Congress appears set to pass a bill tomorrow that allows certain undergraduate students to borrow up to $5,500 for the coming school year at a fixed interest rate of 3.4 percent instead of 6.8 percent. The president spent months making the case for the one-year, low-rate extension, and Congress spent almost as much time debating how to pay for it. The whole episode raises a lot of questions that students, reporters and policymakers should have been asking all along.
For all the effort the president went to in arguing for the lower rate, why did he ask Congress for only a one-year fix? Did he think a longer extension would be too expensive at more than $6 billion a year?
It looks that way: His 10-year budget request sent to Congress earlier this year included only the one-year extension. That is, when the president had his choice about where to set spending and revenue levels for every line item in the federal budget, he didn’t make room for more than a one-year interest rate extension. Why?
Why didn’t the president and Congress use these past months to enact more meaningful reforms to the student loan program?
The program is far from perfect. Congress set the interest rates on federal student loans back in 2002 and doesn’t allow them to adjust for changes in market rates. Ed Money Watch showed how lawmakers could peg the rates to U.S. Treasury rates, offering lower rates for all borrowers next year and even providing borrowers who would get the 3.4 percent interest rate with more savings. The proposal would save $6 billion, and it would be permanent. When asked about this alternative, the White House had no comment.
Why didn’t the president invest his time and energy to put the Pell Grant program, which provides grants to nearly ten million college students from the poorest families, on better financial footing?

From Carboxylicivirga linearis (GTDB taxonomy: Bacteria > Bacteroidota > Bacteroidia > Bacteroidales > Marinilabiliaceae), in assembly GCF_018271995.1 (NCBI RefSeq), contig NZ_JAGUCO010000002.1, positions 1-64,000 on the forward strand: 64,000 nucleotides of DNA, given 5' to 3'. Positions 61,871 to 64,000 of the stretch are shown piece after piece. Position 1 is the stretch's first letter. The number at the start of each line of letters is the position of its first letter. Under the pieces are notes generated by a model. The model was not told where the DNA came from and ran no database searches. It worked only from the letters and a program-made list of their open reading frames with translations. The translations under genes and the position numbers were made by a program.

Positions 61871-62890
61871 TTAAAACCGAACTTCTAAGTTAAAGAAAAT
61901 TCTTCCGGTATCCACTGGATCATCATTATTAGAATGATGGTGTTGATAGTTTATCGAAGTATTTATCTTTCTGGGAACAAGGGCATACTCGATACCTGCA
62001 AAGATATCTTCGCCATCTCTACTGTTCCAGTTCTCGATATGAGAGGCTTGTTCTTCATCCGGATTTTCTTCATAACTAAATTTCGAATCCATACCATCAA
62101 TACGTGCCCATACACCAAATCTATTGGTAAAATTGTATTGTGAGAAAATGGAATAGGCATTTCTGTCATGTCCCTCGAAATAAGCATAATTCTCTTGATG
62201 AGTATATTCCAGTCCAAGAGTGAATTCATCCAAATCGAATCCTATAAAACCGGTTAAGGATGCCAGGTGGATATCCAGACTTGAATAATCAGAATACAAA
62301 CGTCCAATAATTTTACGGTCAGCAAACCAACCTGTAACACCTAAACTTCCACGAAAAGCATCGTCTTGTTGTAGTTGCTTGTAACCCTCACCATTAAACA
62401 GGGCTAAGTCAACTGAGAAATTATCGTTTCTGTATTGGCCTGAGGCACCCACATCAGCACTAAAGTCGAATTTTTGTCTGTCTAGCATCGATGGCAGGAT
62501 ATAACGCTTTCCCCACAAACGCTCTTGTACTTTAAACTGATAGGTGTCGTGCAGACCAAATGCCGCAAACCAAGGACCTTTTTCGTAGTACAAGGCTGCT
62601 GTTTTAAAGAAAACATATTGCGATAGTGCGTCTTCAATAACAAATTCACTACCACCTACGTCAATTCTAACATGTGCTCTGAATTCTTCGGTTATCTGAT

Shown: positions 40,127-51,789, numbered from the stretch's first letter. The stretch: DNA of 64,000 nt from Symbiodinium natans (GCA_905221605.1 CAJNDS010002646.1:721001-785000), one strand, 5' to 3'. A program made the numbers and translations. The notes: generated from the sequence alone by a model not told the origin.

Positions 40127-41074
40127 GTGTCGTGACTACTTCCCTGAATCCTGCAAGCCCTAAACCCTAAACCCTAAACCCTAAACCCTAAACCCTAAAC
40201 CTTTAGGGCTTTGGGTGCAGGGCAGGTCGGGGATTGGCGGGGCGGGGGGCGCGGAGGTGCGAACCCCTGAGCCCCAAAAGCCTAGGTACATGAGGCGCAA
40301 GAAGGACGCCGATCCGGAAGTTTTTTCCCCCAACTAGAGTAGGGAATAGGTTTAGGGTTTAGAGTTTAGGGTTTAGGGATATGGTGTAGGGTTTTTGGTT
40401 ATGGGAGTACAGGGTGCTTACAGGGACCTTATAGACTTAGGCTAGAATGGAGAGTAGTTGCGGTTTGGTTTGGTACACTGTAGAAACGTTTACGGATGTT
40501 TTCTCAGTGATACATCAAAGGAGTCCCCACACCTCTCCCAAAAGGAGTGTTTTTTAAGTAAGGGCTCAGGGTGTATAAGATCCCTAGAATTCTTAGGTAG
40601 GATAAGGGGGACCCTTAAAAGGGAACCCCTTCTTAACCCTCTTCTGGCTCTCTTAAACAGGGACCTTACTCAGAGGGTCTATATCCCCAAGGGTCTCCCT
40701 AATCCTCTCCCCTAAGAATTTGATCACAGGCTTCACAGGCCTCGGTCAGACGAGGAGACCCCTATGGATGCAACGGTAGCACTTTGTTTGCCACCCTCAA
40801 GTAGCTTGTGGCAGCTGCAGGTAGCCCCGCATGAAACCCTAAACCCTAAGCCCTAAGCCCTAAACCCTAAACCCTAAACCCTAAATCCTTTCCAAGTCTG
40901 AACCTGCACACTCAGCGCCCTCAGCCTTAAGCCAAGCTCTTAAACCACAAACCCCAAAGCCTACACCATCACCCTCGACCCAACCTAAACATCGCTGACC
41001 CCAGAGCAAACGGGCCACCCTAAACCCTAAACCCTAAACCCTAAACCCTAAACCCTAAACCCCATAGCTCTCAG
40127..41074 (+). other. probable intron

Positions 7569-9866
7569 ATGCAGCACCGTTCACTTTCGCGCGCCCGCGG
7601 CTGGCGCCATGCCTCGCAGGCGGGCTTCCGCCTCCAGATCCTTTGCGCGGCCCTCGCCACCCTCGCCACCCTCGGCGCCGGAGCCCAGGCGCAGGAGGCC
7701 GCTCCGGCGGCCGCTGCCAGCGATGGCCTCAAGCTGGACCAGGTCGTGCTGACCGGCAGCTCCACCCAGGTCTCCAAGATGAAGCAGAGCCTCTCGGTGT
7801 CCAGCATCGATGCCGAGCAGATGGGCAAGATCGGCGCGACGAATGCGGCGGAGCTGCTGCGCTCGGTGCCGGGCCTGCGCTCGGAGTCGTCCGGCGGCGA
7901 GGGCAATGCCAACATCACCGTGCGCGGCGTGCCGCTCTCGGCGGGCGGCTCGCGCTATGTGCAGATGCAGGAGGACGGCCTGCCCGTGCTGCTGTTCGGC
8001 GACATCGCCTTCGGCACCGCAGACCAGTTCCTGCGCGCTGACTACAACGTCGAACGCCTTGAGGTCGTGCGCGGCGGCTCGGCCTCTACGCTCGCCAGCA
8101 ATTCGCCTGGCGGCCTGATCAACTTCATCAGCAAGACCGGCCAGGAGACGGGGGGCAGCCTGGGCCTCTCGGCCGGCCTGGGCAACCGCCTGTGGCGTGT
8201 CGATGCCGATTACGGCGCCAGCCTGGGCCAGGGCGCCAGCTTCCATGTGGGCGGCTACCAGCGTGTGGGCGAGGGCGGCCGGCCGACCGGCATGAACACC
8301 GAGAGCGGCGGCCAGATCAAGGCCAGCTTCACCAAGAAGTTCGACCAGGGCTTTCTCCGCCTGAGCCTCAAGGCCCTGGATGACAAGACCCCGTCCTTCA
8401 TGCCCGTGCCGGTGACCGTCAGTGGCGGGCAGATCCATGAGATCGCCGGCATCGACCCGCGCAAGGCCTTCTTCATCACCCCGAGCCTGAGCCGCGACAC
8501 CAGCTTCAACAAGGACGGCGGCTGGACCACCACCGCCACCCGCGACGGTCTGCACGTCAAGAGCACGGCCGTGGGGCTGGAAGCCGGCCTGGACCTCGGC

Temporary funding for the Pell Grant program runs out next year and the maximum grant is scheduled to drop by about half in 2014. But $6 billion – the same amount the president convinced Congress to spend on the interest rate extension – would stop that from happening. Why weren’t student aid advocates up in arms that the president challenged Congress to find $6 billion for the interest rate fix over Pell Grants? Even the Washington Post said that the president had his priorities wrong.
How was the president able to argue that the interest rate fix was meant to help borrowers weather a weak job market given that:
1. The loans to which the interest rate hike would apply (Subsidized Stafford) are interest-free for borrowers who are unemployed or have low incomes; and
2. The Obama Administration in 2011 expanded the income-based repayment plan on federal student loans so that no borrower with loans issued since 2008 ever has to pay more than 10 percent of her monthly income on her debt, regardless of the interest rate she is charged. Loans are then forgiven after 10 years for public sector employees and 20 years for everyone else.
These benefits make a one-year extension of the 3.4 percent interest rate irrelevant for borrowers who are unemployed or earning too little to make full monthly payments.
Had students, the news media, policymakers, and others been asking these questions all along, the interest rate fix might not be headed to the president for his signature tomorrow. Instead, perhaps a bill with far more meaningful reforms and benefits for students would be.